3. 3. 1 CEJA Rep. 5-A-07 -- page 3 2 3 1protected. In light of these security concerns, the FDA currently requires RFID transponders to 2store only a unique electronic identification code to be read by the scanner.2 This identification 3code can then be used to access patient identity and corresponding health information stored in a 4database. 5 6To protect confidentiality and privacy, the medical community should advocate for the adoption of 7other protections, such as computer encryption or digital signatures. Ultimately, the medical 8community should undertake appropriate efforts to prevent unauthorized access to patients’ 9information contained on RFID tags (see also E-5.07, “Confidentiality: Computers,” AMA Policy 10Database). 11 12INFORMED CONSENT 13 14To properly respect patient autonomy, RFID tags should not be implanted or removed without the 15prior consent of patients or their surrogates (see E-8.08, “Informed Consent,” and E-8.081, 16“Surrogate Decision Making”). During the consent process, decision-makers should be informed 17of the potential risks and benefits associated with RFID tags, including the many uncertainties 18regarding their efficacy. Patients are also entitled to know who will be granted access to the data 19contained on RFID tags and the purposes for which this information will be used.7 20 21FURTHER CONSIDERATIONS 22 23It seems likely that utilization of RFID devices for medical purposes will expand.4 The medical 24profession must continue to monitor the efficacy of these devices. If RFID tags are proven to 25benefit patient care significantly, the profession should advocate for widespread adoption of RFID 26technology, and for policies that make RFID tags available to all patients who would benefit (see 27Opinion E-2.095, “The Provision of Adequate Health Care”). 28 29However, if objective evidence demonstrates negative consequences that outweigh the benefits in 30relation to health care, the medical profession will bear an important responsibility to oppose the 31use of RFID labeling in humans. 32 33Finally, physicians should be aware of emerging non-medical applications of human-implantable 34RFID devices. For instance, active RFID technologies might be considered for the tracking or 35surveillance of individuals who pose a threat to others. Although this is only one of many possible 36uses of RFID technology in the future, it alerts the medical profession to the need for continuous 37assessment of the appropriate role of physicians participating in RFID labeling of human beings. 38Indeed, certain uses could constitute an infringement upon patients’ individual liberties, placing 39physicians in a position to act as patient advocates by promoting the use of other, less intrusive 40alternatives, when available.4 41 42CONCLUSION 43 44RFID technology has the potential to improve patient care as well as patient safety. However, the 45safety and efficacy of human-implantable RFID devices has yet to be established. Therefore, the 46medical community should support further investigations to obtain the data necessary to make 47informed medical decisions regarding the use of these devices. The medical community should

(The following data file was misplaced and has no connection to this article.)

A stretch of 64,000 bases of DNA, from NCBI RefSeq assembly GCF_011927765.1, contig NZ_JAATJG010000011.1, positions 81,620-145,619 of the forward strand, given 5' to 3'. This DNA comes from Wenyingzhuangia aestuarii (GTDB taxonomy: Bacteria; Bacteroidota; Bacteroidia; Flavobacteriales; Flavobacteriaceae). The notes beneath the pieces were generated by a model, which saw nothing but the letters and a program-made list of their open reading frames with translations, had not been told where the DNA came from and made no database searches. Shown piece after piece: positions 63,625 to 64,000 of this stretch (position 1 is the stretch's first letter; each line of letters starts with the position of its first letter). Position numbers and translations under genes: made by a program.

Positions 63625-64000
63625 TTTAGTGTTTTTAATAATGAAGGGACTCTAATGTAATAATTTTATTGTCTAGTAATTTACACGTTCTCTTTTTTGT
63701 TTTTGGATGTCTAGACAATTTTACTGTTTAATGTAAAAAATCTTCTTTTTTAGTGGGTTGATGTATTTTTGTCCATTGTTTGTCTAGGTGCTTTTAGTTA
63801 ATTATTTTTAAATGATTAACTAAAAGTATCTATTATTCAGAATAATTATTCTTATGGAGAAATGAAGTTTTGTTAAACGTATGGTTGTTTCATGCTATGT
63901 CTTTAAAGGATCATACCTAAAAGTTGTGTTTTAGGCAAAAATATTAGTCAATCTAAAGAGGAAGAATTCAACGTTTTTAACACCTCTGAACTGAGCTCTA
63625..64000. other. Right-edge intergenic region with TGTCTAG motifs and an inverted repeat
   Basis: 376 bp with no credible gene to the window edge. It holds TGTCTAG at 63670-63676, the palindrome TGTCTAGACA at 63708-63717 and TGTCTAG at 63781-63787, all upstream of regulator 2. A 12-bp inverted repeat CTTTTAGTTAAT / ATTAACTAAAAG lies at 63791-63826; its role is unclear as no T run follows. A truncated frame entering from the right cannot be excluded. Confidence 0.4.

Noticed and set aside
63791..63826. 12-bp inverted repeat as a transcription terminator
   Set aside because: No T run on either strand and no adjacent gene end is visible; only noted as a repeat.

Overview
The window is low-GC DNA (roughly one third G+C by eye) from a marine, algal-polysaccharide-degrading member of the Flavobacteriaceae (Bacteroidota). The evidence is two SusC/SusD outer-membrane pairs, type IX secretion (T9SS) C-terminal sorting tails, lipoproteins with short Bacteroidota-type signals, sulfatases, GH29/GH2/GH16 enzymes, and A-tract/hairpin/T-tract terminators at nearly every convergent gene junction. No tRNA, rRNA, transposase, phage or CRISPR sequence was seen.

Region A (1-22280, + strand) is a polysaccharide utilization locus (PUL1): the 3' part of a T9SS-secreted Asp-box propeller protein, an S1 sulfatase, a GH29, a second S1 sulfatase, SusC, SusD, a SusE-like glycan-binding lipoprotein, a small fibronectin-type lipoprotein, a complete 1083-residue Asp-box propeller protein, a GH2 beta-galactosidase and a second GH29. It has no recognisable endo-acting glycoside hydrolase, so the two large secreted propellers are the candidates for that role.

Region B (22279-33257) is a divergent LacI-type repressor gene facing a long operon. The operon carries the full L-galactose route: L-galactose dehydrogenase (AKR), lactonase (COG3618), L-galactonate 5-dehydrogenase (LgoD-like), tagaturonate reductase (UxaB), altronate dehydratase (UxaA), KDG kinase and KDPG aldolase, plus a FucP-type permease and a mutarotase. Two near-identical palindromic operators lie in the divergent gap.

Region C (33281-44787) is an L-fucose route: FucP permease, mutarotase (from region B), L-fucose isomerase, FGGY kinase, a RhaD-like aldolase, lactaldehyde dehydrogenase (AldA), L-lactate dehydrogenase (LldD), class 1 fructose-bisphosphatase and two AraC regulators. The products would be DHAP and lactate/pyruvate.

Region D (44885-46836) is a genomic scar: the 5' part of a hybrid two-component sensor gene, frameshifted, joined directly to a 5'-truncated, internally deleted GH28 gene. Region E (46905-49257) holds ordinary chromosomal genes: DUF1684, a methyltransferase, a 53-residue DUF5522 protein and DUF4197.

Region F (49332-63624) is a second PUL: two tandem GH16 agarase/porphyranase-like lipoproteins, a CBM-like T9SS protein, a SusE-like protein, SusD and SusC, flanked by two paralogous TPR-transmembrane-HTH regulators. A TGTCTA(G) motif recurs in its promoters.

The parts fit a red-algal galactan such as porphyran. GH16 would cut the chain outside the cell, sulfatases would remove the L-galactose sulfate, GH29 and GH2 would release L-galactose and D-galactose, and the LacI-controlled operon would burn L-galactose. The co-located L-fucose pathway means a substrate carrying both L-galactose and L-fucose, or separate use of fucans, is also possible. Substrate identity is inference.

4. 4. 1 CEJA Rep. 5-A-07 -- page 4 2 3 1also be sensitive to potential social consequences of RFID devices, such as non-medical 2applications in law enforcement. 3 4RECOMMENDATION 5 6The Council on Ethical and Judicial Affairs recommends that the following be adopted and the 7remainder of the report be filed. 8 9 Radio frequency identification (RFID) devices may help to identify patients, thereby improving 10 the safety and efficiency of patient care, and may be used to enable secure access to patient 11 clinical information. However, their efficacy and security have not been established. 12 Therefore, physicians implanting such devices should take certain precautions: 13 14 (1) The informed consent process must include disclosure of medical uncertainties 15 associated with these devices. 16 17 (2) Physicians should strive to protect patients’ privacy by storing confidential 18 information only on RFID devices with informational security similar to that required 19 of medical records. 20 21 (3) Physicians should support research into the safety, efficacy, and potential non-medical 22 uses of RFID devices in human beings. 23 24(NEW HOD/CEJA Policy) 25Fiscal Note: Staff cost estimated at less than $500 to implement.
  5. 5. 1 CEJA Rep. 5-A-07 -- page 5 2 3 1 REFERENCES
  6. 6. 11 Ingeholm; Mun, K; Mun, SK. RFID in Healthcare: The Applications, and Obstacles, Are Many; Journal of AHIMA; 2006. 277(8): 56-62. 32 US Food and Drug Administration. Medical devices; general hospital and personal use devices; classification of 4implantable radiofrequency trasnsponder system for patient information and health information. Federal Register. 2004; 569(237): 71702-4. 63 DeNoon D. Chip implants: Better care or pricacy scare. 2005. Accessible at” 7http://www.webmd.com/content/Article/109/109216.htm 84 Wicks, AM; Visich, JK; Li, Suhong. Radio Frequency Identification Applications in Hospital Environments; Hospital 9Topics.2006; 84(3): 3-8. 105 VeriMed™ Information Center for Patients; http://www.verimedinfo.com/content/intro/physicians 116 Wasserman, Elizabeth. A Prescription for Pharmaceuticals; RFID Journal. 2006. Accessible at: 12http://www.rfidjournal.com/magazine/article/1739/1/173/ 137 Opinion of the European Group on Ethics in Science and New Technologies to the European Commission, Ethical Aspects 14of ICT Implants in the Human Body. 2005.